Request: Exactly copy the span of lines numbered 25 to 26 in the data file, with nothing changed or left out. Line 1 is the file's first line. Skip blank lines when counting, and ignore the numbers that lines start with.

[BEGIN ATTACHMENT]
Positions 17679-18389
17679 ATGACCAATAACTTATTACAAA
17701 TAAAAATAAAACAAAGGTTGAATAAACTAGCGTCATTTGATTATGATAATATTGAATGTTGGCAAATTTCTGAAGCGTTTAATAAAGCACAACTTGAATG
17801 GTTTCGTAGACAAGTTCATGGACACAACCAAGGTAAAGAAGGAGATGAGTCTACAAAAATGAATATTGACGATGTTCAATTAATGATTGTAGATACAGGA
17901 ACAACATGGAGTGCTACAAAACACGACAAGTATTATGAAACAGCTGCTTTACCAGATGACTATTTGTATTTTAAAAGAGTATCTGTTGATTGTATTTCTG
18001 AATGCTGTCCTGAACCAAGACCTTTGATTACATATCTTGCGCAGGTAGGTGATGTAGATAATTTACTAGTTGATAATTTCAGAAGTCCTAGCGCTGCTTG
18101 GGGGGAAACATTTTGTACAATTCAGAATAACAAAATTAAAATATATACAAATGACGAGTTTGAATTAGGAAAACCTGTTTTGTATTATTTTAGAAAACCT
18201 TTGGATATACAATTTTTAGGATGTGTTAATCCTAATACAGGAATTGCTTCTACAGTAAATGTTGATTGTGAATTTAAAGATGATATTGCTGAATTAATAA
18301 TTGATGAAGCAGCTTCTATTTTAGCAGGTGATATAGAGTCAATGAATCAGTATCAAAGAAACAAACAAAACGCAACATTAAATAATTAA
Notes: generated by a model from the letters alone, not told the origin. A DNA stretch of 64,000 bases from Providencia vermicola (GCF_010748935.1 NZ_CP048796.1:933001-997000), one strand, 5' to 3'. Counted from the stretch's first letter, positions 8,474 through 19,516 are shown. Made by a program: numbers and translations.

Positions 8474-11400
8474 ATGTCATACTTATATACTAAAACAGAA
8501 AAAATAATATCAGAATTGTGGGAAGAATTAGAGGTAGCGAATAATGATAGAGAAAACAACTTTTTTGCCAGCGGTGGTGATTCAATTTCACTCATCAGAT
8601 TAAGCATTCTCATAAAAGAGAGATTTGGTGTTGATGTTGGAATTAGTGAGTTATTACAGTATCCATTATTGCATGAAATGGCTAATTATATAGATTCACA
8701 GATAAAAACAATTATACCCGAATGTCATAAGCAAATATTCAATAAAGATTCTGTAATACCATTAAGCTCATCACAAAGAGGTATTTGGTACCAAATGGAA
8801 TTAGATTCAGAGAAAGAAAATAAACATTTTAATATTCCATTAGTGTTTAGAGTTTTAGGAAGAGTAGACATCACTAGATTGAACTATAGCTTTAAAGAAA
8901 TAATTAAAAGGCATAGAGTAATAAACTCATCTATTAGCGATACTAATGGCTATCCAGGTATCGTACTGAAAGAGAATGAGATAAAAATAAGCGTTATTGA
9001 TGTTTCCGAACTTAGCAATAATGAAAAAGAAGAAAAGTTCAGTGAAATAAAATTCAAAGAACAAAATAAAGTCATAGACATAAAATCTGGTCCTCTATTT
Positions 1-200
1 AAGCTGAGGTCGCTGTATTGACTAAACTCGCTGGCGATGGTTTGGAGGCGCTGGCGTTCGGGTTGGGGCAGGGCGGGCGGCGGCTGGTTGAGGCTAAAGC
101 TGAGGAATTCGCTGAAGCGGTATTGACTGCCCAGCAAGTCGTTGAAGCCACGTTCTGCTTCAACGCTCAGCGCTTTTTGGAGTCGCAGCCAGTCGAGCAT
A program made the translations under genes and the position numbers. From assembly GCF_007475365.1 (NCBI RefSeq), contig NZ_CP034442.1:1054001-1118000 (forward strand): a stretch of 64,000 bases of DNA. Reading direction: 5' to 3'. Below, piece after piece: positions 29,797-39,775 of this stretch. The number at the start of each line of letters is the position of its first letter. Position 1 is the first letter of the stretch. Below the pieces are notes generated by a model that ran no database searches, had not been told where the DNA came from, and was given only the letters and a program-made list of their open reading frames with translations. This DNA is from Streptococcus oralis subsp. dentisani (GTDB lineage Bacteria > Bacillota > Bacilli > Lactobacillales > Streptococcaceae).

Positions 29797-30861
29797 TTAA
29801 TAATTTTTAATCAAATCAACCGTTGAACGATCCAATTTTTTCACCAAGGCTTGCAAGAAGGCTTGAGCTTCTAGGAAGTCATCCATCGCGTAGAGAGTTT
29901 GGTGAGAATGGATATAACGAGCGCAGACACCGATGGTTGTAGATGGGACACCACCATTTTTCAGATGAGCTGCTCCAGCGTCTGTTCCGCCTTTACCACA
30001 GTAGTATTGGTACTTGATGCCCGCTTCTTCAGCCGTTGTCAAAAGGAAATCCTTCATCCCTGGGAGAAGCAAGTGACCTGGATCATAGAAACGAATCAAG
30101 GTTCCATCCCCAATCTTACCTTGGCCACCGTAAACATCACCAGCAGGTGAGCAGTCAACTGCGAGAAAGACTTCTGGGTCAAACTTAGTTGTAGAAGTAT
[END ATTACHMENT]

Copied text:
29801 TAATTTTTAATCAAATCAACCGTTGAACGATCCAATTTTTTCACCAAGGCTTGCAAGAAGGCTTGAGCTTCTAGGAAGTCATCCATCGCGTAGAGAGTTT
29901 GGTGAGAATGGATATAACGAGCGCAGACACCGATGGTTGTAGATGGGACACCACCATTTTTCAGATGAGCTGCTCCAGCGTCTGTTCCGCCTTTACCACA